The COVID-19 pandemic continues to evolve around the globe, and each country is in a different phase of managing the crisis. Aires is constantly monitoring each country location, and we continue to provide several weekly updates. We would like to highlight two European countries that are in the later phases of re-opening. As you will see, each country has its own nuances and requirements. Similar phased re-openings exist around the globe and are driven by cases of COVID-19 in their nation.
The third stage of reopening began on June 22, as France has announced an update to deconfinement plans.
- Borders with Spain have been reopened.
- Non-essential travel from the EU’s “safe list” of countries is allowed as of July 1st; exclusions from this list include the U.S., Russia, Brazil, and Turkey. Business and vacation travel to the EU is approved for 14 countries by the Council of EU: Algeria, Australia, Canada, Georgia, Japan, Montenegro, Morocco, New Zealand, Rwanda, Serbia, South Korea, Thailand, Tunisia, and Uruguay. China is also on the list but is awaiting confirmation.
- Border re-opening will be reviewed every two weeks, and more countries will be added as safety criteria is met.
- The French government is to launch "large scale" coronavirus testing in the greater Paris region, in a bid to identify possible coronavirus clusters.
- All schools, except high schools, have re-opened as of June 22. This makes France one of the few countries to completely resume classes before September, but it involves easing rules on distancing that have greatly limited the scale of re-openings so far.
- A face covering must be worn when social distancing.
- It is compulsory to wear masks on all public transport, in taxis and hired cars, and on school buses (for those over 11 years of age).
- Shops are allowed to reopen, with one exception: the shopping centers larger than 40,000 square meters must receive permission from the local authorities in order to open
- Cinemas, stadiums, and exhibition halls will prepare to reopen in the upcoming months.
Portugal has entered Phase 3 of reopening but with specific restrictions from July 1-July 14.
- New measures were published for the period of July 1-July 14:
- State of Calamity will remain in place for 19 parishes in Greater Lisbon; residents are only allowed to leave home for work, shopping, sports, and family member assistance; public gatherings will be limited to 5 people.
- State of Contingency will be in effect in the other parishes of Lisbon (public gatherings will be limited to 10 persons, shops must close by 8 pm, supermarkets by 10 pm; no alcoholic sales after 8 pm are permitted).
- State of Alert will be in effect for the remainder of the country; public gatherings will be limited to 20 people.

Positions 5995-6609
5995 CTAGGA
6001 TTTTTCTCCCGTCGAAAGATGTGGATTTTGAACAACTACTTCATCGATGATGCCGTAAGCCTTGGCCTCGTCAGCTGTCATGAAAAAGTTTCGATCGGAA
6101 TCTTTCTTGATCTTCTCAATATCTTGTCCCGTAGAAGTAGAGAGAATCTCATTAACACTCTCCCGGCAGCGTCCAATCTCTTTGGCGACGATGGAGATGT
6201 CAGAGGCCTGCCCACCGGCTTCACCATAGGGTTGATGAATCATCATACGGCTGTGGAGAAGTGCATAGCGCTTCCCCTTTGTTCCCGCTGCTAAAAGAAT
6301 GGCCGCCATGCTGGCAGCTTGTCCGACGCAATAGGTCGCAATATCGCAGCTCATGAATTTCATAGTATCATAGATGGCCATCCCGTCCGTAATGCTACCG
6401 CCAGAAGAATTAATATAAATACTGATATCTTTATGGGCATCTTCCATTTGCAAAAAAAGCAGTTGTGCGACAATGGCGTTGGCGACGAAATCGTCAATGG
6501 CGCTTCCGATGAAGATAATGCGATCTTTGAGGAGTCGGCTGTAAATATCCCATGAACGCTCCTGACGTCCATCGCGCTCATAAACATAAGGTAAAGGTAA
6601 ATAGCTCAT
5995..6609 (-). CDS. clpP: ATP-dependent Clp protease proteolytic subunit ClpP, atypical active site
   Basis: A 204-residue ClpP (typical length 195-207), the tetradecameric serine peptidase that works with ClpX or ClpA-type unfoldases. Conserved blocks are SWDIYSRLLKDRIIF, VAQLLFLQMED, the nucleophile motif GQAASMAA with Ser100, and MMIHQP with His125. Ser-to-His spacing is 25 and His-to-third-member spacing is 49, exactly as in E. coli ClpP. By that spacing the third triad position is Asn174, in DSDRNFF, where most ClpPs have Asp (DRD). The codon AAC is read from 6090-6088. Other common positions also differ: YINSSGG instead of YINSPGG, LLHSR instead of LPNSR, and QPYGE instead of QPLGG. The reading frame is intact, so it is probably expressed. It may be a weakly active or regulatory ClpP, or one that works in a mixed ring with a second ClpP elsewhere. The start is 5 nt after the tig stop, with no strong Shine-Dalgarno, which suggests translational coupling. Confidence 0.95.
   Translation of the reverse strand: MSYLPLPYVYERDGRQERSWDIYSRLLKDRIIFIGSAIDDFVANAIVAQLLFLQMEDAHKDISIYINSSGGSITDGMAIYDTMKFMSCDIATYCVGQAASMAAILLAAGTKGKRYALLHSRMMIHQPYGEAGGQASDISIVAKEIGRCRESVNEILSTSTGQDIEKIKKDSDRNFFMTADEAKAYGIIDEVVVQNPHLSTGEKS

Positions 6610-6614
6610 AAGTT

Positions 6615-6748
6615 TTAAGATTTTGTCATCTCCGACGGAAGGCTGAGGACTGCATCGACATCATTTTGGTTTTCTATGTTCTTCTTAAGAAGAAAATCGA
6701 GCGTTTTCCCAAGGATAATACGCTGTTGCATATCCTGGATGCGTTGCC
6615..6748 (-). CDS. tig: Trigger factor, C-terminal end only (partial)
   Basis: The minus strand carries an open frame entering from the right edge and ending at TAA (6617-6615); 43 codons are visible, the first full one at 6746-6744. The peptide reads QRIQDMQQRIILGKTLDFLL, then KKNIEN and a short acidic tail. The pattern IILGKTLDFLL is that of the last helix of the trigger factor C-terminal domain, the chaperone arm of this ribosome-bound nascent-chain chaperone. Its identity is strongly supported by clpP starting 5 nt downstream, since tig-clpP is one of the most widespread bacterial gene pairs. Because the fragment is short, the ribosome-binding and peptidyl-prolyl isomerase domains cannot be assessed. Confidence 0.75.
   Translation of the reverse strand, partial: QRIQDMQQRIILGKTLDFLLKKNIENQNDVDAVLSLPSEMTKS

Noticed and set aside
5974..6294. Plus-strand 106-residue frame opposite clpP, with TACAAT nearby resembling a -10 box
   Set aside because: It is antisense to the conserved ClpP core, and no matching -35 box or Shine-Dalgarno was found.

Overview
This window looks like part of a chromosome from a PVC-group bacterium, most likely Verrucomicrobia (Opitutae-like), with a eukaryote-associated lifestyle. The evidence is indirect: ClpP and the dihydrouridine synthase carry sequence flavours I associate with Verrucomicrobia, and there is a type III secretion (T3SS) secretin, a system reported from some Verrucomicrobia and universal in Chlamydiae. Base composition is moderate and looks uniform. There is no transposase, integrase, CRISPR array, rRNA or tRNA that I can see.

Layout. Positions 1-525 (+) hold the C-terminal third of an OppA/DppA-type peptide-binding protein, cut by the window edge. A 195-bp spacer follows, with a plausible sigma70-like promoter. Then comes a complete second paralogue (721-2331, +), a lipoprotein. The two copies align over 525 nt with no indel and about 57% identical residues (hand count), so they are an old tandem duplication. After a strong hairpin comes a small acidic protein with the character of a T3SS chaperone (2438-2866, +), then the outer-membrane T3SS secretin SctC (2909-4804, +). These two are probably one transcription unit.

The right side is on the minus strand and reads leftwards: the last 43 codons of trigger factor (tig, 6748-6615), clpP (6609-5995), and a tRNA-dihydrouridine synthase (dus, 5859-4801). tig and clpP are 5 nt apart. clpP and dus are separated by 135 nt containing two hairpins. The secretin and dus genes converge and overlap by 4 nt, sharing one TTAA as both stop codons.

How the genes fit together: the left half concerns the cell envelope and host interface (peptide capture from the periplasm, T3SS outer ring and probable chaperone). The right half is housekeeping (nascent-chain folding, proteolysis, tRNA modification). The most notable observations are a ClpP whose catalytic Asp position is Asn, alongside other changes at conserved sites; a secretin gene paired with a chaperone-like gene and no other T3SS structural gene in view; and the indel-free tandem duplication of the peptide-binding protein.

- Masks or face shields must be worn in closed spaces.
- Social distancing to be maintained.
- Consumption of alcohol in public spaces is not allowed (other than bars and restaurants).
- Fines may be imposed in cases where individuals fail to comply with the measures.
- Most schools remain closed
- Borders began progressive reopening in June and will continue through July:
- Disembarking from cruise ships not allowed.
- All non-resident third-country nationals traveling from Portuguese speaking countries, Brazil (only Sau Paulo and Rio), and the U.S. must show a negative COVID-19 test conducted within the past 72 hours upon departure. Nationals and residents traveling from these locations are allowed to have the test conducted in Portugal upon arrival at their own expense.
- Travel to Portugal is only allowed from Portuguese-speaking countries, Brazil (only Sau Paulo and Rio), and the U.S. for Portuguese citizens, legal residents, and for professional, study, family reunion, health, or humanitarian purposes and according to the principal of reciprocity (through July 15).
- The land border with Spain reopened on July 1.
- All flights to and from EU (and Schengen) countries and the UK are beginning to resume.
- Flights to and from non-EU countries (with the exceptions of Brazil and other countries under bilateral agreements) remain suspended through July 15. Flights from the following countries have resumed under the principal of reciprocity: Algeria, Canada, South Korea, Morocco, Tunisia, and China (provided reciprocity is given).
As demonstrated by the current state of the two countries above, reopening is tentative and based on a variety of factors that can change rapidly. Due to constantly changing country rules, Aires highly recommends checking for the most current regulations prior to relying on the above information. Aires will continue to monitor the situation and provide updates as the pandemic progresses. For more information on the countries above or any country location of importance to you, please contact your Aires representative.